Château Carbonnieux: the legendary white wine from Bordeaux

In this article, I want to talk about the dry white wine produced by on one of the oldest and largest estates in the Bordeaux region, Château Carbonnieux. The estate has belonged to the Perrin Family for four generations, and all the wines produced are red and white dry wines that are all qualified as Grands Crus Classés de Graves (Classified Growths) and are under the appellation Pessac-Léognan A.O.C.

In 1953, 14 châteaux from the Graves region were awarded the title of “Crus Classés” (Classified Growths), either for their white wines or red wines or both. Château Carbonnieux was renowned for both its red and white wines.

Château Carbonnieux is located in Léognan, in the heart of Pessac-Léognan AOP, and the vineyard surrounds the castle which is on top of a hill. The terroir is characterised by a great diversity of its soils that allow the estate to create different plots to enhance the complexity of the wines produced. Each plot has a name and identity, and all the winegrowing activities are specifically targeted with consideration to their characteristics.

The soils can be a combination of different textures and structures: clay and gravel, gravel (different deepness and size), clay and limestone, sand and gravel, clay, limestone.

The grape varieties have been chosen to suit to soil characteristics, so that each vine can express itself at its best, taking up all the nutrients that are needed to create the widest aromatic spectrum. The estate stretches for over 200 hectares, of which 100 hectares are vineyards: 55 hectares are reserved for black grape varieties (Cabernet Sauvignon, Merlot, Cabernet Franc, Petit Verdot) and 45 hectares are dedicated to white grape varieties (Sauvignon Blanc, Sémillon, Sauvignon Gris).

The vines are grown following a sustainable and eco-friendly viticulture approach, with the aim of protecting the environment and vineyard workers, using the integrated pest management system to preserve the eco-systems by limiting the use of chemicals. In 2017, the winery gained the ‘High Environmental Value’ Level 3, the highest level of this certification, that corresponds to a more general scheme of environmental certification for farms. It is a French certification, supervised by the Code of Agriculture and the Code of Maritime Fishing, to promote environmentally friendly agricultural practices that conserve biodiversity and natural resources.

Here is a summary of the characteristics of the grapes used for making the wine tasted: 

Sauvignon Blanc: this is a white grape variety, with late budding and relatively early ripening, making it well suited to be grown in cool climates and regions with a threat of early autumn rains. It grows vigorously, therefore, it gives its best in poor soils. The canopy must be carefully managed to avoid shading and under-ripening, causing an overly green fruit flavour. Dry white Bordeaux blends have pronounced intensity aromas of grass, bell pepper and asparagus, with gooseberry, grapefruit, and wet stone flavours, typically showing medium body and alcohol, rather than high acidity.

Sémillon: this is a traditional variety of the region; it is a mid-ripening variety, susceptible to botrytis bunch rot and to noble rot in the right conditions. In dry white Bordeaux blends, it provides low to medium intensity aroma (apple and lemon), body and acidity to soften Sauvignon Blanc’s more intense flavours and high acidity. This variety is suited to French oak fermentation and/or maturation, as it can develop and amplify vanilla and spicy notes taken from that.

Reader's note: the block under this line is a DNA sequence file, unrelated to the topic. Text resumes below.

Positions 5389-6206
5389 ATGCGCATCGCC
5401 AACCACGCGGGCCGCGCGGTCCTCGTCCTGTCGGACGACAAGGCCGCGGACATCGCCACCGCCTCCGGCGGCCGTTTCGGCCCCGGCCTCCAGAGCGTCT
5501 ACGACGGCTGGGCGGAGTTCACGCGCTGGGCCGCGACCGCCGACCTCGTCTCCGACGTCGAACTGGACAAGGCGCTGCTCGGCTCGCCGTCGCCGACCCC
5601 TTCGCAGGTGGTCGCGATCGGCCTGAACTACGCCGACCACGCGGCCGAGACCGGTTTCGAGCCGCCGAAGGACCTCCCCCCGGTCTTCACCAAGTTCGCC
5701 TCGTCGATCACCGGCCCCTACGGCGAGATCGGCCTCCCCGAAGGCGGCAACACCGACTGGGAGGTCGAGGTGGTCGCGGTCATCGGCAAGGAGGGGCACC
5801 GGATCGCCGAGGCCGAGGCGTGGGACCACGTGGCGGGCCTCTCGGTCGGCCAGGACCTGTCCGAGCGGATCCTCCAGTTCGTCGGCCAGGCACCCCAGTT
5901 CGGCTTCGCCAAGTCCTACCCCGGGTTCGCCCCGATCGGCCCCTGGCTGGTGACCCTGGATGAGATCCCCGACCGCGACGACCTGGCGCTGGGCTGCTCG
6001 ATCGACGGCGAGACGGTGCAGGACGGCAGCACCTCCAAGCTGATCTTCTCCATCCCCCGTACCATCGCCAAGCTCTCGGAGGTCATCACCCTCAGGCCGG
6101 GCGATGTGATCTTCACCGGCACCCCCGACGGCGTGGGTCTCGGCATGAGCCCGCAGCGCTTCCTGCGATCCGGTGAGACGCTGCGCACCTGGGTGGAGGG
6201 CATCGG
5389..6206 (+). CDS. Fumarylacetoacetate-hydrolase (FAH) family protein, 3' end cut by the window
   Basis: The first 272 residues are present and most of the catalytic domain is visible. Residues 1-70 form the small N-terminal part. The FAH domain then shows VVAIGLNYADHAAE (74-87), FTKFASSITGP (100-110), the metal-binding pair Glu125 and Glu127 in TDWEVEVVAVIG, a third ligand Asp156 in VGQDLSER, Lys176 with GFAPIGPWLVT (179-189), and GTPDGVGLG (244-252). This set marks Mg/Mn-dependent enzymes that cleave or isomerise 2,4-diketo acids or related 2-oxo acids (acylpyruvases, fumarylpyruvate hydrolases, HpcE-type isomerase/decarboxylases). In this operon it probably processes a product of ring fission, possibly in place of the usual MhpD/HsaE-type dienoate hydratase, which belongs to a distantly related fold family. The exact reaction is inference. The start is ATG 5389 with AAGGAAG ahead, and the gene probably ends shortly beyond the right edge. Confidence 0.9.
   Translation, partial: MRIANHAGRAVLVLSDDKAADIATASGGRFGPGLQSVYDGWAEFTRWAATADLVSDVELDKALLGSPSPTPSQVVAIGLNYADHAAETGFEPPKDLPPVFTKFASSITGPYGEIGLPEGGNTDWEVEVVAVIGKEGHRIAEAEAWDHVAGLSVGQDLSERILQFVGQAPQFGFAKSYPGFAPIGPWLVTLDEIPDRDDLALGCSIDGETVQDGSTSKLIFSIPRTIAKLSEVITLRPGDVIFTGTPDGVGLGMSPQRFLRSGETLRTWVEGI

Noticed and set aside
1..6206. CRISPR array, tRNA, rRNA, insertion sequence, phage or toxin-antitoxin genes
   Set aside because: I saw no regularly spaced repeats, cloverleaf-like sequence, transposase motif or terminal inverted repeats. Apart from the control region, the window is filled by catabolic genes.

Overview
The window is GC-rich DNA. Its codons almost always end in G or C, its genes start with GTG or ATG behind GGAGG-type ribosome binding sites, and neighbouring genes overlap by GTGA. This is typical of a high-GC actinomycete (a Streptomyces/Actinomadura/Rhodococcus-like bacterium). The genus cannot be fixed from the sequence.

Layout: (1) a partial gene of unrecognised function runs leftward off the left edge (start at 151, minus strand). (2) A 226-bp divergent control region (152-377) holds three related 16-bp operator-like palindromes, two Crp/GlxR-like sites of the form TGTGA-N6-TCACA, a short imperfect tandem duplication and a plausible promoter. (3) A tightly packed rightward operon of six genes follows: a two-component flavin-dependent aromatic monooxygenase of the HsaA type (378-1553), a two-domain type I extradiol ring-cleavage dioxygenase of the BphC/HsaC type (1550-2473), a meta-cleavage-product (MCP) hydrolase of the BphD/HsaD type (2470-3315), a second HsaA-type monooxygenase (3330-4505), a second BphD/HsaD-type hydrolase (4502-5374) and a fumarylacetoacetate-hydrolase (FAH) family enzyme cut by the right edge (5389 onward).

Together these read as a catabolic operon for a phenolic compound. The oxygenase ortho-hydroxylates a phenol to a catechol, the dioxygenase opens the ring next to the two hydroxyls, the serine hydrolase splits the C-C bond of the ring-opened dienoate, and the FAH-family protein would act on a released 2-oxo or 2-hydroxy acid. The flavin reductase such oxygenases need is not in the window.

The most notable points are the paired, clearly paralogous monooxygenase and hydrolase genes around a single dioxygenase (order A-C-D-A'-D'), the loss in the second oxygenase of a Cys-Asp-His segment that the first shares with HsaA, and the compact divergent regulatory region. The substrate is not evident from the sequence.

Château Carbonnieux – Pessac-Léognan A.O.C. – 2014 – Grand Cru Classé de Graves

78% Sauvignon Blanc, 22% Sémillon

This vintage was characterised by early flowering and slow ripening. The cool summer preserved all the aromas in the grapes. The grapes were handpicked and sorted on tables. The quality of harvest was excellent, with low yields at 40 hl/ha. The grapes were gently and slowly pressed to avoid the extraction of tannins and avoid excessive amounts of solids and inert gases were used to avoid oxidation. The must was then clarified by cold clarification. The fermentation and ageing took place in oak, 25% of which were new, for 10 months with lees stirring to enhance the complexity of the wine.

  • Look: medium lemon.
  • Smell: pronounced aroma intensity of tomato leaf, asparagus, grass, lemon, lime, apple, biscuit, toasted bread, cheese, vanilla, cedar, charred wood, cinnamon, nutmeg, almond, hazelnut, ginger.
  • Taste: dry, medium (+) acidity, medium alcohol, full body, pronounced flavour intensity, long finish.
  • Pairing: tuna tartare.

The acidity is well balanced by the fresh fruit concentration without dominating any components; instead, it undercuts and perfectly balances out the dense texture and full body gained from barrel maturation. The aromas are very well detectable, defined and complemented between primary, secondary, and tertiary ones. The flavours come from different clusters of expressive fruit (lemon, lime, apple) and lees ageing (toasted bread, cheese), that do not overwhelm the fruity ones, but integrate and support them, adding an extra layer of complexity. The finish is long, with the fruity aromas leading the charge, with oak derived and tertiary aromas gradually taking over. With bottle ageing the primary aromas will evolve furthermore in tertiary ones, enhancing the complexity of the wine. 

Producer: Château Carbonnieux

posted in:
White Wine

I live in a stunning and charming land, where wine culture is a pivotal element in everyday life and has been part of the culture for centuries.
I believe that wine tasting, although requiring a certain rigor, should be fun, and above all it has to be a sensory and enriching journey.

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